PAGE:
John Singer Sargent's Sketching on the Giudecca, Venice
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Sketching on the Giudecca, Venice 
John Singer Sargent -- American painter  
c. 1904 
Private collection 
 Watercolor and gouche on paper 
35.6 x 52.7 cm (14 x 20 3/4 in.) 
Jpeg: local source

The Canal della Giudecca is the wide channel of water south of the main grouping of islands and north of the long La Giudecca island at the bottom of the map.  

Step closer
In a Gondola (Jane de Glehn) 

To find his scenes in and around Venice, Sargent often paints directly from gondolas taking a page right out of Claude Monet's handbook for painting in plein air. Edouard Manet had captured Claude doing this with his wife in 1874 (thumbnail right).  As Sargent grows more and more tired with the limits of portraiture, we find him embracing these ideals in his watercolors and his paintings in Venice are magnificent  "impressions" of a time, for us now, so long ago gone. 

This would become John's favorite modus operandi. Often it was the Curtises who would let them use their gondola from the Palazzo Barbaro where he was staying.

The two occupants that we see in Sargent's painting could very well be Jane and Wilfrid de Glehn who often traveled with him. In another time, Wilfrid returned the complement by painting Sargent with his wife in another part of the city (thumbnail below).

Wilfrid de Glehn

Sargent and Jane de Glehn Sketching in a Gondola 

Claude Monet
Grand Canal, Venice  
Claude Monet 
Oil on canvas 
Museum of Fine Arts,  Boston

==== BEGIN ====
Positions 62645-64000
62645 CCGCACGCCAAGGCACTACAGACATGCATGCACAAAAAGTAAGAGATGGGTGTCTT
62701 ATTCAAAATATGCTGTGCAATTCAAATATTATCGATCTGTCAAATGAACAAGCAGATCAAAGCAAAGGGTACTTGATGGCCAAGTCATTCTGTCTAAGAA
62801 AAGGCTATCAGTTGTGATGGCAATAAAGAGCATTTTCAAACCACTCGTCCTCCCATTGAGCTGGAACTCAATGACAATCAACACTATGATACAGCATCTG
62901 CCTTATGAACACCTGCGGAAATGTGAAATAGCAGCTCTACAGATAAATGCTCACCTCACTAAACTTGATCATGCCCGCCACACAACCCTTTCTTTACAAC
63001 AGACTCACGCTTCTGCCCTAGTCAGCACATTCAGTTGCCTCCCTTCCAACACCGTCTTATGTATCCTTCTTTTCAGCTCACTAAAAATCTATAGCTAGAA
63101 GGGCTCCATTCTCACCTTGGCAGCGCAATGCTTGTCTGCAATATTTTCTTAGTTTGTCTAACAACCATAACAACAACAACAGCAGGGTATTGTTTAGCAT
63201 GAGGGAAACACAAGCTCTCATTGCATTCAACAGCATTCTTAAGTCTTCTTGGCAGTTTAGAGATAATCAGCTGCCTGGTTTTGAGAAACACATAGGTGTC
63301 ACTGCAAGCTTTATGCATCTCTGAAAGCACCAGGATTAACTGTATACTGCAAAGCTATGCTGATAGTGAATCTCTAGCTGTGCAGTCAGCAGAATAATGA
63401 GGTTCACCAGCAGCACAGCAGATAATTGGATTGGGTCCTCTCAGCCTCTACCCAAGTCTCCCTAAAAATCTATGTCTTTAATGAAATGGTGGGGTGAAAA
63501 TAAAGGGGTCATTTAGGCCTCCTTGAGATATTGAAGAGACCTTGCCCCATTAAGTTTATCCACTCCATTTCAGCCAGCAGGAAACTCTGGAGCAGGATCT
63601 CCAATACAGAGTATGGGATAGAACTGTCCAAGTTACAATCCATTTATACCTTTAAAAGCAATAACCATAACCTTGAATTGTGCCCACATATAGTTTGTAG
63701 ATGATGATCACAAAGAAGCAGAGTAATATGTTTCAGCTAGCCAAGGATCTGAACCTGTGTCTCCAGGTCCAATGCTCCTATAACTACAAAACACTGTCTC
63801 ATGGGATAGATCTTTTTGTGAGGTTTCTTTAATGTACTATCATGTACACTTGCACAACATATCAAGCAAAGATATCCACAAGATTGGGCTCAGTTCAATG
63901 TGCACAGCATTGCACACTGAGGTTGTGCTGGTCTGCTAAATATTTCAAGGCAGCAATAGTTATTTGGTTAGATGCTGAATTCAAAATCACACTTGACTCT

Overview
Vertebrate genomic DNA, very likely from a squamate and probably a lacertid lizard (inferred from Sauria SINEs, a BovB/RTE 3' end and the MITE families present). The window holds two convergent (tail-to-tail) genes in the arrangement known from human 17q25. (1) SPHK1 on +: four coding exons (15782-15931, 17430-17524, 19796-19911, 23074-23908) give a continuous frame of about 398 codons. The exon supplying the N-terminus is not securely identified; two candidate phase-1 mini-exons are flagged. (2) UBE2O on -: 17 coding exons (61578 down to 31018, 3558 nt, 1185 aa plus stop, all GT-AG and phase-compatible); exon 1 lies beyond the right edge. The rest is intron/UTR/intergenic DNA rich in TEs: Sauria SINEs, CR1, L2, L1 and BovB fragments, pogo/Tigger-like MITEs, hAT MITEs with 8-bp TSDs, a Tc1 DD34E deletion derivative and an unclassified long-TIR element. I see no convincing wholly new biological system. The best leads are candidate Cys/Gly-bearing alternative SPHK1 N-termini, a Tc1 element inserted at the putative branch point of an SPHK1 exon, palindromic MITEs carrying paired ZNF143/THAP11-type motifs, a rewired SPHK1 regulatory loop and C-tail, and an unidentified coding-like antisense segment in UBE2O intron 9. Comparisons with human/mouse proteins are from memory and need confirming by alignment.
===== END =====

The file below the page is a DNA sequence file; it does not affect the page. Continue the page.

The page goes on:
Bequest of Alexander Cochrane 
It's interesting that four years after Sargent's Sketching on the Giudecca, it would be Monet that would follow in Sargent's footsteps, when Monet makes his trip to Venice.
one can almost sense the day for Sargent: 

Venetian Fishing Boats sit anchored with mooring lines like spider webs crisscrossing between the craft to keep them apart. Sargent takes his Gondola with his friends and they row to the middle where they tie up between boats, fastening their own lines -- bow and stern -- to the heavy hemp ropes of the mooring lines.  There is some  shifting of seats, adjusting the canopy for shade and moving paint-boad to the edge of the gondola.  The Venetian Fishing Boatsfisihing boats resting on the surface sit like sleeping geese, the smell of their catch  -- now at market -- on the hanging nets and the sails that are drying in the sun.  

Sargent moves quickly with sketches in pencil, sensing the the composition as a fisherman senses time and place to drop nets. He leans over and scoops a handful of water from the canal, wets his paper, then swiftly moves with sponge applying big washes  of color . . . the painting begins to emerge. 



John Singer Sargent, An Exhibition -- Whitney Museum, NY & The Art Institute of Chicago 1986-1987


Copyright 1998-2004 Natasha Wallace all rights reserved
Created 11/7/2000